CAIRO (AP) — Al-Qaida's branch in North Africa is calling for attacks on U.S. diplomats and an escalation of protests against an anti-Islam video that triggered a wave of demonstrations in Muslim countries.
In a statement released Tuesday, Al-Qaida in the Land of the Islamic Maghreb praised the killing of Christopher Stevens, the U.S. ambassador to Libya, in an attack on the U.S. consulate in Benghazi on Sept. 11. The group threatened attacks in Algeria, Tunisia, Morocco and Mauritania in response to the movie that denigrates the Prophet Muhammad.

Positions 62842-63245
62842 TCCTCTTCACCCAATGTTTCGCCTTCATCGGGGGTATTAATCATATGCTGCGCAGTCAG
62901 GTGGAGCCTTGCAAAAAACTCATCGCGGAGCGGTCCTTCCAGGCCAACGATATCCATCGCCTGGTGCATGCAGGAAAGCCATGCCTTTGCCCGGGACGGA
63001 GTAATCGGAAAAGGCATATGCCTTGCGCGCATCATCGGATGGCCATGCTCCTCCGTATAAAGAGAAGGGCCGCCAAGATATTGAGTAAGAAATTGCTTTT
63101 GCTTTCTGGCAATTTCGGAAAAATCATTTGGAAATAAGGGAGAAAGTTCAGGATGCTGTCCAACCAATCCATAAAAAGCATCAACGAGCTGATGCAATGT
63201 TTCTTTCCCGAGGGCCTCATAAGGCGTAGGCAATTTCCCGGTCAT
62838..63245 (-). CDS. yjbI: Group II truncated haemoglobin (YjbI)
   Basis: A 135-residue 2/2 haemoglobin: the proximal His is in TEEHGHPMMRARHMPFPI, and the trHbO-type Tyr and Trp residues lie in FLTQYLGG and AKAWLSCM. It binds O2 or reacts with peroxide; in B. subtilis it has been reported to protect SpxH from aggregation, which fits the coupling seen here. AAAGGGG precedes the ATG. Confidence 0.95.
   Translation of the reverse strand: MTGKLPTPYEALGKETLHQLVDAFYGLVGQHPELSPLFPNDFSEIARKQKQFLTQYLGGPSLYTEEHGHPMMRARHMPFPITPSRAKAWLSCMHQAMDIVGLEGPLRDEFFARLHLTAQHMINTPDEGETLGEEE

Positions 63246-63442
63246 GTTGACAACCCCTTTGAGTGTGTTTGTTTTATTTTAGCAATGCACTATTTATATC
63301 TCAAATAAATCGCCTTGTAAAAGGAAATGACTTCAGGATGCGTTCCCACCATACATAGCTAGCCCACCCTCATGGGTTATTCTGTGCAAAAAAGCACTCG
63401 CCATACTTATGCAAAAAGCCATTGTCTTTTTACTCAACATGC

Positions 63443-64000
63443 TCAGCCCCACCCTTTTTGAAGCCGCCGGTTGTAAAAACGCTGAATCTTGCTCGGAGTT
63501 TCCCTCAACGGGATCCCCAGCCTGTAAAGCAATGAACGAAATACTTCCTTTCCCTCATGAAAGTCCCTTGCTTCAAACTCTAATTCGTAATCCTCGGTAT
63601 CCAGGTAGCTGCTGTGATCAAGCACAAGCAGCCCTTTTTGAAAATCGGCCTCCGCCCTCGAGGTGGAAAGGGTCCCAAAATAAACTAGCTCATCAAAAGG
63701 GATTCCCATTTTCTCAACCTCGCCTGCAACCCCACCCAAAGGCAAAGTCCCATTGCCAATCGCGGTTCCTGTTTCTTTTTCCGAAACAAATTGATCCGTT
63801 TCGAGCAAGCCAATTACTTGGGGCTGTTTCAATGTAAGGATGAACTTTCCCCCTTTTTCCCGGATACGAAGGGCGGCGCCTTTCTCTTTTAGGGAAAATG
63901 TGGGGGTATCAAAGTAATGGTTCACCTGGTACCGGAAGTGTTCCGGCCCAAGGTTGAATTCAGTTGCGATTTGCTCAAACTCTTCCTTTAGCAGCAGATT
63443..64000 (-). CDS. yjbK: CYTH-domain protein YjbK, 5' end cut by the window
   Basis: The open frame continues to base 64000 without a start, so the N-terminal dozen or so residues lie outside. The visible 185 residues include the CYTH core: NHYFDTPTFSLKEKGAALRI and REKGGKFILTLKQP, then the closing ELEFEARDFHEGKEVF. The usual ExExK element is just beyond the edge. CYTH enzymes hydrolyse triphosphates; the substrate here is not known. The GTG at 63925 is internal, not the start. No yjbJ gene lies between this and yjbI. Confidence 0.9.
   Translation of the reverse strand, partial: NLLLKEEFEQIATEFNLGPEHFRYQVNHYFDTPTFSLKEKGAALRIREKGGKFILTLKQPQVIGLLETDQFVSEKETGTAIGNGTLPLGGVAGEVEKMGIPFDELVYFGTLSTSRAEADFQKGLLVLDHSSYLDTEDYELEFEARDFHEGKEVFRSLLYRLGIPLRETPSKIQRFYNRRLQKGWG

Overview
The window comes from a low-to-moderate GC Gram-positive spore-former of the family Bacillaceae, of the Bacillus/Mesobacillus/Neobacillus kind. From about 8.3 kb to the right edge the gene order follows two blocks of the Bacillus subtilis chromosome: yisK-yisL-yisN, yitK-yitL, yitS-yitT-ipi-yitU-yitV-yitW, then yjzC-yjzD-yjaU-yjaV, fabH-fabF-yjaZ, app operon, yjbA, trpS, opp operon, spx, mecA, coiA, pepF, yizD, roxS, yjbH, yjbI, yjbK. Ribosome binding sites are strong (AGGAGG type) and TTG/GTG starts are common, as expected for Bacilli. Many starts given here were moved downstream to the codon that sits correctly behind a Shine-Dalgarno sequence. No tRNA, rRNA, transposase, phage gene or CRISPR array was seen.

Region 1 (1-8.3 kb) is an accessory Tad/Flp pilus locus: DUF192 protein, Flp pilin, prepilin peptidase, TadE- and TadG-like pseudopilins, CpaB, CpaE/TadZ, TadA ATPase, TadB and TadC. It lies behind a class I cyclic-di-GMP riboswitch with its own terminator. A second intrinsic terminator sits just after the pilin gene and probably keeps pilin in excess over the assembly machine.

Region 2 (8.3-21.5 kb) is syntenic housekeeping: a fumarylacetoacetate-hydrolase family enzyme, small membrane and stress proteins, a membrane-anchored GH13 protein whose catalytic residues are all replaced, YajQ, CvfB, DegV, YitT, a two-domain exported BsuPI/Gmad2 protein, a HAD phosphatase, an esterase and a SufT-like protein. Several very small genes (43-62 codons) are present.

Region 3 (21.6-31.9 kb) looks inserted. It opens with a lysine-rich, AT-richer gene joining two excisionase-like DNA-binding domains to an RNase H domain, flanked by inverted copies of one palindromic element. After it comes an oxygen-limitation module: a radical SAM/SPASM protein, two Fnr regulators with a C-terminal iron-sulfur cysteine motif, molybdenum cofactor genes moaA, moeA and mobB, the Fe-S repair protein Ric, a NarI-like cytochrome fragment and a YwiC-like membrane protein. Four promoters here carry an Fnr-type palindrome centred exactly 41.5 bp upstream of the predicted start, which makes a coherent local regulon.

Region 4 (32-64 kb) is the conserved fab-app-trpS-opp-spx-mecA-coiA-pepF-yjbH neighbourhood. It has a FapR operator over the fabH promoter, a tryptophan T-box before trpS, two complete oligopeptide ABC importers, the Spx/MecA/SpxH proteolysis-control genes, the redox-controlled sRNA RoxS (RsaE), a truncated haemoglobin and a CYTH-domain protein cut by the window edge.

Yemen-based al-Qaida in the Arabian Peninsula recently issued a similar call for attacks on U.S. diplomatic facilities. The group is al-Qaida's most active branch in the Middle East.